LGBT+ workers experience higher levels of conflict, lower levels of psychological safety and lower job satisfaction at work, shows new CIPD report
CIPD publishes new report on the quality of LGBT+ working lives as part of LGBT History Month
- New research shows that over 40% of LGB+ workers have experienced a work-based conflict in the last year rising to 55% among trans workers
- The CIPD is calling for employers to do more to create inclusive workplaces, recognise the specific needs of groups within the LGBT+ spectrum and eradicate discrimination and harassment.
The CIPD is today launching a new research report ‘Inclusion at work: Perspectives on LGBT+ working lives’ to highlight how LGBT+ workers tend to have a more negative experience of work.
The CIPD’s report, supported by academics at the University of Bath, draws on data from the CIPD’s UK Working Lives Survey and a separate survey of trans workers to explore their perspectives on working life, hence the intentional use of LGB+ rather than LGBT in the research findings:
- Over 40% of LGB+ workers experienced a conflict at work over a twelve-month period, compared with 29% of heterosexual workers. Conflicts typically involve being undermined/ humiliated or discriminatory behaviour aimed at a protected characteristic.
- More than half (55%) of trans workers surveyed said they had experienced conflict over a twelve-month period and at least 50% of these conflicts were unresolved. 12% of trans workers said they have experienced unwanted sexual attention at work and 2% have experienced sexual assault.
- Trans workers were least likely to feel psychologically safe (able to be accepted, valued, and able to voice concerns) at work. Almost 1 in 5 (18%) said they felt psychologically unsafe at work compared with 16% of LGB+ workers and 10% of heterosexual workers.
- LGB+ and heterosexual workers reported similar job satisfaction levels with around 66% of both groups saying they felt somewhat to very satisfied at work. However, a slightly higher proportion of LGB+ workers felt somewhat to very dissatisfied with their job, compared with heterosexual workers (19% vs 15%). Just over 50% of trans workers reported feeling somewhat to very satisfied with their job and a third (33%) said they felt somewhat to very dissatisfied.
Melanie Green, research adviser for the CIPD, said: “Our research suggests that many LGB+ and trans workers don’t feel safe to express themselves and be accepted at work. This can have a negative impact on their working relationships, wellbeing and overall job satisfaction.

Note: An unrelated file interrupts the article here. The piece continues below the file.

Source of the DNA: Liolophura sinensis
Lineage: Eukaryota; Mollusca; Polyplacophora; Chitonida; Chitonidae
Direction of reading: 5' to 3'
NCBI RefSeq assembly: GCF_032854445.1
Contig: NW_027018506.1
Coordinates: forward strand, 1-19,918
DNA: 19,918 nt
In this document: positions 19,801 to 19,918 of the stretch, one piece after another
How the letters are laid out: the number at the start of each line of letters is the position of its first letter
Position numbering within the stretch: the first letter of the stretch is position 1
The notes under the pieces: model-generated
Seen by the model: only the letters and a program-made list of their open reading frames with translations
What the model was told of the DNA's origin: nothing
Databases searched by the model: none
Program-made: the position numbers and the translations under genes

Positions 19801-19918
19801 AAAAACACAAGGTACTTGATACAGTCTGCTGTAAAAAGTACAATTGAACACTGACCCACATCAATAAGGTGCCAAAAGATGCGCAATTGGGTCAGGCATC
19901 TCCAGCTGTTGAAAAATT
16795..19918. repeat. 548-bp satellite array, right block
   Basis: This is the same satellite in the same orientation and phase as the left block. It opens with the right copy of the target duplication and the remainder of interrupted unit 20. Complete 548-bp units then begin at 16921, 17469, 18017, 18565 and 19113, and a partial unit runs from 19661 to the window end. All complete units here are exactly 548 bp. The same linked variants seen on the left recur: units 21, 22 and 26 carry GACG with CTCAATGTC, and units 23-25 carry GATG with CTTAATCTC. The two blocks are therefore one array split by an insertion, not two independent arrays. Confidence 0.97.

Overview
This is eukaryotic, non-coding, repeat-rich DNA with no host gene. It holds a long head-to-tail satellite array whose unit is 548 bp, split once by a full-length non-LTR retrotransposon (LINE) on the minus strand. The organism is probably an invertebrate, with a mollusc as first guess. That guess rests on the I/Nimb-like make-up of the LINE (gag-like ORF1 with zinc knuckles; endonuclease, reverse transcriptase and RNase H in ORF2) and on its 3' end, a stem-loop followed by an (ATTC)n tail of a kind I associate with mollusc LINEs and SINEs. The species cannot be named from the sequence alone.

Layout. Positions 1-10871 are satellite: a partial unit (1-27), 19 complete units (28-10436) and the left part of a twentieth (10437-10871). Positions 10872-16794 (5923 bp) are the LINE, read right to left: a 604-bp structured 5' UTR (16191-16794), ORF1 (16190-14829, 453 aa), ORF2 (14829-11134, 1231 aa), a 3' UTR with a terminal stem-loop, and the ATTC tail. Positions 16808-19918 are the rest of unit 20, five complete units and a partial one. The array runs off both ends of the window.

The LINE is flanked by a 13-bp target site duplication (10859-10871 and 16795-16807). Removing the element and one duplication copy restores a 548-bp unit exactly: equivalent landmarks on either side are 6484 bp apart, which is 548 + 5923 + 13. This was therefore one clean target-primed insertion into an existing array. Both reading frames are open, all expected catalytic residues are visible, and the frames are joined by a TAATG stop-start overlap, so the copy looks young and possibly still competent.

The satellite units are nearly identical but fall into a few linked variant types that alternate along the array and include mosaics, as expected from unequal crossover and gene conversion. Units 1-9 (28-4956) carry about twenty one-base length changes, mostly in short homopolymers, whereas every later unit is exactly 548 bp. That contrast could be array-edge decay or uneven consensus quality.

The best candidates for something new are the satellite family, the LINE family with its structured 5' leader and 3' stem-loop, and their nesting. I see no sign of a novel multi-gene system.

“It’s particularly concerning to see how many LGBT+ workers have experienced conflict and that more often than not, these conflicts are not resolved. This must stop. Everyone has the right to feel safe, to be themselves and to flourish at work. Employers must do more to support these groups and create inclusive cultures that have zero tolerance of bullying and harassment of any kind.
“When creating inclusive practices employers must recognise the unique challenges faced by LGBT+ workers. For instance, recognising that a lesbian will face very different challenges to a trans person at work. Employers must treat people as individuals rather than assuming that any general measures to address LGBT+ as a homogenous group will sufficiently meet a spectrum of diverse needs. If we are to truly celebrate and support individuality we must start with the individual.”
The CIPD’s report suggests that much more needs to be done at an organisational level to protect, support and include LGBT+ workers, and trans workers in particular. It recommends that employers:
- Ensure that LGBT+ staff have voice mechanisms and feel safe using them to highlight problems and provide solutions on the issue of inclusion.
- Lead by example with strong buy-in from senior executives and senior sponsorship of employee resource groups.
- Encourage companywide learning and conversations on inclusion.
- Train line managers to understand particular concerns and challenges faced by LGBT+ workers, with a focus on raising awareness of support needed by different groups.
Create safe spaces and employee resource groups where minority groups can come together, with allies, to support each other. The CIPD’s research found that only 40% of trans respondents said their organisation had an LGBT+ staff network and just 50% of trans workers said they actively attend and participate in meetings and socials connected with the network. This highlights the importance of providing support that is specific to trans workers beyond broader inclusion and LGBT+ efforts.
Dr Luke Fletcher, Associate Professor at the University of Bath’s School of Management, and co-author of the report said: “The report highlights the different challenges and needs that groups in the LGBT+ spectrum have. During the pandemic we’ve seen a lot of blanket changes come into place to protect employee wellbeing but businesses must also think about how best to adapt broader policies and practices to specific minority groups such as those within the LGBT+ spectrum.
“Being proactive on inclusion sends a clear message to current and future employees on the values that your organisation has regarding how it supports its people.”
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